Posts from Friday Jan 11 2013

Why the fund flow data should make you cautious

It’s a big theme: investors of all colours have reportedly been pouring money into equity funds of late. In fact, over the past week money has been flowing into stocks at the fastest rate since September 2007, according to EPFR.

Which should give all investors pause for thought. Read more

Nothing surprises us anymore

A h/t to Mark Dow for the spot. That’s Citi’s US Economic Surprise Index threatening to turn negative after a decent run in positive territory.

 Read more

The great eurozone yield convergence

H/T to Martin Malone of Mint Partners for this vivid illustration of how the differential between “core” and periphery sovereign yields has tightened. Read more

EuriBORE: the recommendations, the fat fingers, the inconsistencies

ESMA (European Securities and Markets Authority) and the EBA (European Banking Authority) got together to make recommendations to the EEBF (Euribor-European Banking Federation) about Euribor. All the acronyms that start with E were there. It was quite the party, we’re told. Like, the EFSF got sooo drunk and nearly bailed out the Spanish government! The ESM was seriously not amused.

Anyway… Read more

The wonders of the FX universe

Dark matter may more commonly be associated with physics, space exploration and Professor Brian Cox, but, according to Deutsche Bank’s FX strategist George Saravelos, there’s a good chance that it’s becoming a recognisable force in the world of foreign exchange too.

Of course, whilst you need complex structural analysis of the universe to detect the real dark stuff, in FX its presence is arguably more easily sniffed out. Mostly, says Saravelos, via the closer inspection of short-term derivative flows and the murky parts of balance of payment statistics. Read more

Unemployment: it’s not all back to the 1970s, but a serious chunk of it might be

You know what doesn’t often conjure images of economic happiness? The 1970s, that’s what. And the argument coming from some quarters right now is that Europe, or at least its periphery, is heading back into such a period of stagnation and chronic inflation with unemployment leading the way. Read more

Markets Live: Friday, 11th January, 2013

Live markets commentary from FT.com 

The (early) Lunch Wrap

Japan unveils Y10.3tn stimulus package || RBS eyes bonus pot to recoup Libor losses || Cold weather fuels Chinese inflation || Eurozone leaders gather in Cyprus || Brussels takes tough stance on Google || ECB hails financial market ‘normalisation’ || Markets update || Alphaville Read more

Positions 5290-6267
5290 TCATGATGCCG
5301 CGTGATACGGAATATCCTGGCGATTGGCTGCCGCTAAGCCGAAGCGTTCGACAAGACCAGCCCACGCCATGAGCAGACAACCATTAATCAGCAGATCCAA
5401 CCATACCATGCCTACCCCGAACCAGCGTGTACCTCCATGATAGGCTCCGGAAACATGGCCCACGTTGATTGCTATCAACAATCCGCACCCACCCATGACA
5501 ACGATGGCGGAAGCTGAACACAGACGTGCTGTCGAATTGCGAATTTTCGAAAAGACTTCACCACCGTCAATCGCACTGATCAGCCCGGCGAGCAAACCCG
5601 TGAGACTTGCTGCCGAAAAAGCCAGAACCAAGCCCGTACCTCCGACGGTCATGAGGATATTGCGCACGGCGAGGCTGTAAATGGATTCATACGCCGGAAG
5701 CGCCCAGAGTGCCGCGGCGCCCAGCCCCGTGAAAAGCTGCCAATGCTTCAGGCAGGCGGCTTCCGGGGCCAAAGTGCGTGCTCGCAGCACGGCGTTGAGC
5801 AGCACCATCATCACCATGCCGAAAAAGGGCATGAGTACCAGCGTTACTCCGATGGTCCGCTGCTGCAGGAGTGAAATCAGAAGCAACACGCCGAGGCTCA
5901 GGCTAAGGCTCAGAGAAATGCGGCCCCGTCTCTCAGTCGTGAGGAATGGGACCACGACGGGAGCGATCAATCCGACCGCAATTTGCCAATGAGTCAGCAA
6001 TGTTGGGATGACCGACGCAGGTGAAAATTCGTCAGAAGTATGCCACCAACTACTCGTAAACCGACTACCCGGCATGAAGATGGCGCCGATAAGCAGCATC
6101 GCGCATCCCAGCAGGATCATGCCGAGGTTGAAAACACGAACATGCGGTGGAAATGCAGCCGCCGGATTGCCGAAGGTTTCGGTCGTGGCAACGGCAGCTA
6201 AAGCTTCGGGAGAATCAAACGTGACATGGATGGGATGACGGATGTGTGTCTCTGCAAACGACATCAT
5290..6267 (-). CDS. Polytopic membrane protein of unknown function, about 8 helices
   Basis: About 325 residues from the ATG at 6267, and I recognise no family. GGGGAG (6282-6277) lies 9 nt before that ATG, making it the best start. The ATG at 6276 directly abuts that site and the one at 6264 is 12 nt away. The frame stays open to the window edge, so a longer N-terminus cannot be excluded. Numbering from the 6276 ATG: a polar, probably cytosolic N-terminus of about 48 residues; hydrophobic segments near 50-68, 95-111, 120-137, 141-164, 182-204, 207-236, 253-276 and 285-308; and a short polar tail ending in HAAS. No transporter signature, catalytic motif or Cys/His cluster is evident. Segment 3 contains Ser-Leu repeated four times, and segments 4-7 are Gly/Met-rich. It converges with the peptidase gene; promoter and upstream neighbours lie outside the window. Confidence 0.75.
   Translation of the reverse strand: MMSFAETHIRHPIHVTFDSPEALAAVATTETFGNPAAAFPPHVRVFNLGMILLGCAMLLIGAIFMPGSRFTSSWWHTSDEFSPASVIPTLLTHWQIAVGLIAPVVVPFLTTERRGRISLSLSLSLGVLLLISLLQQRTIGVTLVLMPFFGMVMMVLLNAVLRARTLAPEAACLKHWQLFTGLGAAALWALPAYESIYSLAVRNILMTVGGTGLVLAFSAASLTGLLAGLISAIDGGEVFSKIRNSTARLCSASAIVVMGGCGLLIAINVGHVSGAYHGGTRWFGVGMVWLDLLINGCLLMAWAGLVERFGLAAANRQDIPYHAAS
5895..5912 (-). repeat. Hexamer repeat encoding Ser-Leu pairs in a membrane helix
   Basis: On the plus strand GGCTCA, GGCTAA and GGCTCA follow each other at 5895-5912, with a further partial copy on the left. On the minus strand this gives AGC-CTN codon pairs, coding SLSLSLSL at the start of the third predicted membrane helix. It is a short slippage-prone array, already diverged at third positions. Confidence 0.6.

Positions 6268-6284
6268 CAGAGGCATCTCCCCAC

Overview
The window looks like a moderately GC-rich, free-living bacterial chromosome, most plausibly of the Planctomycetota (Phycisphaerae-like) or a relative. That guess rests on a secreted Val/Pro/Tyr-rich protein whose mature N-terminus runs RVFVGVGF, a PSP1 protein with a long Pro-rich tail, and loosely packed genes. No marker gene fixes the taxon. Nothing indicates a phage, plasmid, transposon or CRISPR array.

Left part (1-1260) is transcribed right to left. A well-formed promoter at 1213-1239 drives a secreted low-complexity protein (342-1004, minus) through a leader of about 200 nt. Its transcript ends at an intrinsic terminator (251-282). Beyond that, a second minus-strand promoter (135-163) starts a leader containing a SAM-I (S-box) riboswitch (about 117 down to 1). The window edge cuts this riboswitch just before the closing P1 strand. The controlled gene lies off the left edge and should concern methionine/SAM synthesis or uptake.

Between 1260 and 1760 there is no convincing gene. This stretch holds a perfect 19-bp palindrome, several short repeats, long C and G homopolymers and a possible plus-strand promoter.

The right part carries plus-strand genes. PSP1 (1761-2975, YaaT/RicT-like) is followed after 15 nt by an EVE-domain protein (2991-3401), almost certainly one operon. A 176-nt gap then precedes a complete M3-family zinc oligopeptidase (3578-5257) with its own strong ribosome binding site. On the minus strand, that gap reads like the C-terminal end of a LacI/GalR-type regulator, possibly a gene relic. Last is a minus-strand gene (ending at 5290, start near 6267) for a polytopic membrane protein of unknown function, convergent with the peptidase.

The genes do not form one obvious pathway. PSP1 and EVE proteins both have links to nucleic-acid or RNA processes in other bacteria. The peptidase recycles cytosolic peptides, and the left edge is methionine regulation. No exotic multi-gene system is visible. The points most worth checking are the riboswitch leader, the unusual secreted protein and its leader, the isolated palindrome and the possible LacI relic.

Is Saudi Arabia starting to panic?

Some excellent market commentary from Olivier Jakob at Petromatrix on Friday morning regarding the current state of oil market (dis)equilibrium and the potentially precarious position of Saudi Arabia. Read more

The negative rate bluff

Negative rates, as we’ve discussed before, are a funny thing.

On the one hand they can send an immensely powerful message. On the other hand they have the power to seriously and dangerously disrupt core economic mechanisms by magnifying the physical hoarding incentive — this helps to create a negative feedback loop that ultimately crowds out capital and leads to voluntary capital destruction. Read more

Further reading

Elsewhere on Friday,

- The trouble with the coin is that it might work too well.

- Is China manipulating the cotton market?

- If the only constraint on growth in an IP economy is brain capacity…. Read more

The 6am Cut London

Japan unveils Y10.3tn stimulus: Japanese prime minister, Shinzo Abe, unveiled a Y10.3tn ($116bn) economic stimulus package that the government expects will lift the country’s gross domestic product by 2% and create 600,000 jobs. Y3.8tn will go towards disaster prevention and reconstruction after the March 2011 tsunami and earthquake, while Y3.1tn will be allocated for wealth creation, through measures to improve the competitiveness of Japanese industry and stimulate innovation. Another Y3.1tn will go towards social security such as healthcare and education as well as regional revitalisation.(Financial Times)(Bloomberg)

China’s inflation accelerates after cold spell: The CPI index rose 2.5% in December from a year earlier, compared to a 2.3% median estimate from economists surveyed by Bloomberg. November rise was 2%. The nation’s coldest winter in 28 years pushed up vegetable prices in particular. (Bloomberg)(Financial TimesRead more